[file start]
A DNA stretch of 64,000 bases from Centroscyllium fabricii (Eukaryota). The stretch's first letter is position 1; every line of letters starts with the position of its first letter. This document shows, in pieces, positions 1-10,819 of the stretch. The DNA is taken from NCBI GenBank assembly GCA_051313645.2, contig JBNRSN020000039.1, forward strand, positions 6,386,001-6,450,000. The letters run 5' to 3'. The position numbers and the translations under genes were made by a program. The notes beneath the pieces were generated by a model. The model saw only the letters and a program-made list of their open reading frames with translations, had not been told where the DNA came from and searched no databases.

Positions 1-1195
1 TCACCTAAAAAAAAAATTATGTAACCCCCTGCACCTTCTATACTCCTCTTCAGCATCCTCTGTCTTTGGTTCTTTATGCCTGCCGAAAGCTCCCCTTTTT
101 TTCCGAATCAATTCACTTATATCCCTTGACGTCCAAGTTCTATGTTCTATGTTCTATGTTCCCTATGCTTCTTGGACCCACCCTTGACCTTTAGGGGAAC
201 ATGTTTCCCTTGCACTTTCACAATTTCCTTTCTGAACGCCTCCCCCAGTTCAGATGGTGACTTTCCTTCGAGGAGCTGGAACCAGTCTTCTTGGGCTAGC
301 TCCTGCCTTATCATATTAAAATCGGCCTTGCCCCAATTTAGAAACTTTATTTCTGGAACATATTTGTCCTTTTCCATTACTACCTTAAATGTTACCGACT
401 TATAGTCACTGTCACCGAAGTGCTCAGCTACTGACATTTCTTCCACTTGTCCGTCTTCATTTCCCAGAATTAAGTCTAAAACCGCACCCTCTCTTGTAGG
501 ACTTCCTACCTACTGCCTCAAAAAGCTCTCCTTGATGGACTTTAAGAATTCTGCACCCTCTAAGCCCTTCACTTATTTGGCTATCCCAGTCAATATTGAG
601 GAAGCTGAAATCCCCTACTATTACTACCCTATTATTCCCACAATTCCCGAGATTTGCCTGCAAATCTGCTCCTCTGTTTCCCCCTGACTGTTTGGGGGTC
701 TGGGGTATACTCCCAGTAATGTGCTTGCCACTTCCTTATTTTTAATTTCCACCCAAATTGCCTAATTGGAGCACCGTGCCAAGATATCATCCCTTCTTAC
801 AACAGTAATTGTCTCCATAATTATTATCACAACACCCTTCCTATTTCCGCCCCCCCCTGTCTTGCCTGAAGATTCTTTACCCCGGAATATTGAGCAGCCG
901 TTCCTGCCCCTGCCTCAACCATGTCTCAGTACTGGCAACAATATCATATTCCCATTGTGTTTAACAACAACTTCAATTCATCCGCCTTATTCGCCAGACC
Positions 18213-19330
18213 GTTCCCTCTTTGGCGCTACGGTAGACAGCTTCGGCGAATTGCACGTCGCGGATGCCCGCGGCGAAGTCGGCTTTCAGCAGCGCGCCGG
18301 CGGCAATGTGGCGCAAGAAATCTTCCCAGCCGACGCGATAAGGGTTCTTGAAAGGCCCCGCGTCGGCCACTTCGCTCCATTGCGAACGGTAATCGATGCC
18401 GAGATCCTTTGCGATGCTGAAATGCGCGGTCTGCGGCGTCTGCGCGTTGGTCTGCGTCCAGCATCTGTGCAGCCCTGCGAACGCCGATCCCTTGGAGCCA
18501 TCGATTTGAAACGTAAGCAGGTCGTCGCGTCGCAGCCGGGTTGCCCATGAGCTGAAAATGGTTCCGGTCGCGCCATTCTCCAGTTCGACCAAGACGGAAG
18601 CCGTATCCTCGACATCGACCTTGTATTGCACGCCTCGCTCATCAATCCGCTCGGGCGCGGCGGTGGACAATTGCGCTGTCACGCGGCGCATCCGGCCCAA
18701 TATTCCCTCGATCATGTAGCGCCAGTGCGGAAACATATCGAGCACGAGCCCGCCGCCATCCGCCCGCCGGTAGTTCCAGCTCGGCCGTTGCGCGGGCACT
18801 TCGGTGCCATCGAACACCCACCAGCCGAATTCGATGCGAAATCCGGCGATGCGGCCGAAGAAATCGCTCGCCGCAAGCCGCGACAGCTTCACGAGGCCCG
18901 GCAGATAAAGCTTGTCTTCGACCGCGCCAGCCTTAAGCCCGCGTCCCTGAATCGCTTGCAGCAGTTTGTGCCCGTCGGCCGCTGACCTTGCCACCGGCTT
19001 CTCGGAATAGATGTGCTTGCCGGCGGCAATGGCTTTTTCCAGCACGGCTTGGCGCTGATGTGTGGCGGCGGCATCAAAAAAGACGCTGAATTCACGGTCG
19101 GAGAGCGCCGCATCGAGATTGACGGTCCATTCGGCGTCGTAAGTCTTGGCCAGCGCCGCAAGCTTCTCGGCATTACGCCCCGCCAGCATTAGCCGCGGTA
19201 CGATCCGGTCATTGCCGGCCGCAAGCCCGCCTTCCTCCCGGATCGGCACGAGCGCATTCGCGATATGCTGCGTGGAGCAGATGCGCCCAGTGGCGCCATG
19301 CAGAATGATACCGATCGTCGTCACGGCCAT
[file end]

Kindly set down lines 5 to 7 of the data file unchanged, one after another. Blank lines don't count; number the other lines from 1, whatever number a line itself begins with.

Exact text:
201 ATGTTTCCCTTGCACTTTCACAATTTCCTTTCTGAACGCCTCCCCCAGTTCAGATGGTGACTTTCCTTCGAGGAGCTGGAACCAGTCTTCTTGGGCTAGC
301 TCCTGCCTTATCATATTAAAATCGGCCTTGCCCCAATTTAGAAACTTTATTTCTGGAACATATTTGTCCTTTTCCATTACTACCTTAAATGTTACCGACT
401 TATAGTCACTGTCACCGAAGTGCTCAGCTACTGACATTTCTTCCACTTGTCCGTCTTCATTTCCCAGAATTAAGTCTAAAACCGCACCCTCTCTTGTAGG